Simon Momoh (left) and his wife Low Kar Hui at the Shah Alam court complex June 2, 2022. — Picture by Yusof Mat Isa
By Ida Lim
Thursday, 02 Jun 2022 9:19 AM MYT
KUALA LUMPUR, June 2 — Nigerian Simon Adavize Momoh can continue to stay on in Malaysia with his Malaysian wife and their two young children now that the High Court in Shah Alam has quashed both the Immigration Department’s cancellation of his spouse visa and his deportation order.
Judge Shahnaz Sulaiman ruled in favour of Simon this morning.
“Now for the reasons aforesaid, this court is satisfied there are merits to this application, therefore this court allows this application for order of certiorari on the respondents to revoke the applicant’s social visit pass and to issue the deportation order,” she said.
Simon and his wife Low Kar Hui were present in the courtroom during the delivery of the decision.
In his judicial review filed on April 20, 2021 to challenge the cancellation of his visa and the deportation order, Simon had named the Immigration director-general and the home minister as the two respondents.
In the judicial review, Simon had sought several specific court orders, including a certiorari order to quash the respondents’ decision to revoke his social visit pass and to issue the “perintah tahan usir” or order to detain and deport him.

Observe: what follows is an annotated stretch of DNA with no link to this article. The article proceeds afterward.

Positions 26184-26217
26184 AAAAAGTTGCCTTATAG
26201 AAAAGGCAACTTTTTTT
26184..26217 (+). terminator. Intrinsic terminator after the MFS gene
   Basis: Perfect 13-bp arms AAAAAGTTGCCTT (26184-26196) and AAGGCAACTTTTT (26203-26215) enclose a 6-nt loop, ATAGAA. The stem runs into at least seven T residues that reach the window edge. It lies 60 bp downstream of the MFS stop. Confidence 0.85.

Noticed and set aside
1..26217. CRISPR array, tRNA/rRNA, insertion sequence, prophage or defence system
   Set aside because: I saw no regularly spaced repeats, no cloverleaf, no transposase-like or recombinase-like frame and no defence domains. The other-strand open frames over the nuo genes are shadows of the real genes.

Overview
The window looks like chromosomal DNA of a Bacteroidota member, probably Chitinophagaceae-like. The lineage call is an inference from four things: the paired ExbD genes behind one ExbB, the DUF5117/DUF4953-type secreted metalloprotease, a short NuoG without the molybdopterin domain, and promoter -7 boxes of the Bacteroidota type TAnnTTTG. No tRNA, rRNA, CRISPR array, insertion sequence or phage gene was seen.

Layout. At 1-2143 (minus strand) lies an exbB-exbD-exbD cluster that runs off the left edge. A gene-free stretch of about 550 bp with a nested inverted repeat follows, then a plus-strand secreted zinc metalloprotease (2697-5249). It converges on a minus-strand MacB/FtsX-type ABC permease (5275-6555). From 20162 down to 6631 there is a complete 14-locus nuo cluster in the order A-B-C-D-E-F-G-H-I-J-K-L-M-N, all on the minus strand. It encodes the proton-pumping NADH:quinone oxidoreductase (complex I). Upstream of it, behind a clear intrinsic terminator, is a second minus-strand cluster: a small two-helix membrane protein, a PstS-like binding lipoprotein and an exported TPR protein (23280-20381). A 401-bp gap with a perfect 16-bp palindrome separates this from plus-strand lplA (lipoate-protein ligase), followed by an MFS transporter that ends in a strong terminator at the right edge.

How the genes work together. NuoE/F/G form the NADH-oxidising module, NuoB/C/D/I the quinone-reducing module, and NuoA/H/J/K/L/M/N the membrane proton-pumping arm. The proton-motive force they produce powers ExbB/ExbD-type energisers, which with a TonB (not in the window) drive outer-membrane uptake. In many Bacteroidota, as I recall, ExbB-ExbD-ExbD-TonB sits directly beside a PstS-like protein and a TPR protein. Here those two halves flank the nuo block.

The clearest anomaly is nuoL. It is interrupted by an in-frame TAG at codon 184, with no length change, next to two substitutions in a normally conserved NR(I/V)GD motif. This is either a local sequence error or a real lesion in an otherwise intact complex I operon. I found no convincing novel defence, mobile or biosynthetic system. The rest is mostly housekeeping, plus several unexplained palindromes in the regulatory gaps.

Simon also sought a declaration that the respondents did not act appropriately or acted beyond their jurisdiction in deciding to revoke his social visit pass and to issue the detention order (Perintah Tahan Usir).
He is also seeking a prohibitory order to prevent the respondents from making any subsequent decision to revoke his social visit pass and to issue the detention order under the same circumstances.
Simon was represented by lawyers Datuk Gurdial Singh Nijar, V. Vemal Arasan, James Joshua Paulraj and Abraham Au.
Senior federal counsel Ahmad Hanir Hambaly and federal counsel Liyana Muhammad Fuad represented the Immigration director-general and the home minister, while lawyer Raveena Kaur Vessy held a watching brief for the Human Rights Commission of Malaysia (Suhakam).
MORE TO COME